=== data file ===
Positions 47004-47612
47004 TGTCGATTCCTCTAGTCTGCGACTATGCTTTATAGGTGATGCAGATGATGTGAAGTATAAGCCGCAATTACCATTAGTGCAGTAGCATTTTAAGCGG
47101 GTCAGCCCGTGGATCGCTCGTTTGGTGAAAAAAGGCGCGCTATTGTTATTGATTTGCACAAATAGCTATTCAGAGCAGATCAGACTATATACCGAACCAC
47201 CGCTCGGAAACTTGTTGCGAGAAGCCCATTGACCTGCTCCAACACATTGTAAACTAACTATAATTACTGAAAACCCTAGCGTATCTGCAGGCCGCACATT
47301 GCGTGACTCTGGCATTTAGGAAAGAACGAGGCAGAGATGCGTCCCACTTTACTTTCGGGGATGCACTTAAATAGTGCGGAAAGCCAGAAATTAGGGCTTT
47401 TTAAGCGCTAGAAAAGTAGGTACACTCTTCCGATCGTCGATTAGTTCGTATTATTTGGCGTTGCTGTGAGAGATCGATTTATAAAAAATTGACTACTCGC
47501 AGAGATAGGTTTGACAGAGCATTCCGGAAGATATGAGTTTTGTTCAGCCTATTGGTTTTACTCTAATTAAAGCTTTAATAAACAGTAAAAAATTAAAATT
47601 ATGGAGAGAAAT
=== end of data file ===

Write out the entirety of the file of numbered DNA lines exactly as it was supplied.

Positions 47004-47612
47004 TGTCGATTCCTCTAGTCTGCGACTATGCTTTATAGGTGATGCAGATGATGTGAAGTATAAGCCGCAATTACCATTAGTGCAGTAGCATTTTAAGCGG
47101 GTCAGCCCGTGGATCGCTCGTTTGGTGAAAAAAGGCGCGCTATTGTTATTGATTTGCACAAATAGCTATTCAGAGCAGATCAGACTATATACCGAACCAC
47201 CGCTCGGAAACTTGTTGCGAGAAGCCCATTGACCTGCTCCAACACATTGTAAACTAACTATAATTACTGAAAACCCTAGCGTATCTGCAGGCCGCACATT
47301 GCGTGACTCTGGCATTTAGGAAAGAACGAGGCAGAGATGCGTCCCACTTTACTTTCGGGGATGCACTTAAATAGTGCGGAAAGCCAGAAATTAGGGCTTT
47401 TTAAGCGCTAGAAAAGTAGGTACACTCTTCCGATCGTCGATTAGTTCGTATTATTTGGCGTTGCTGTGAGAGATCGATTTATAAAAAATTGACTACTCGC
47501 AGAGATAGGTTTGACAGAGCATTCCGGAAGATATGAGTTTTGTTCAGCCTATTGGTTTTACTCTAATTAAAGCTTTAATAAACAGTAAAAAATTAAAATT
47601 ATGGAGAGAAAT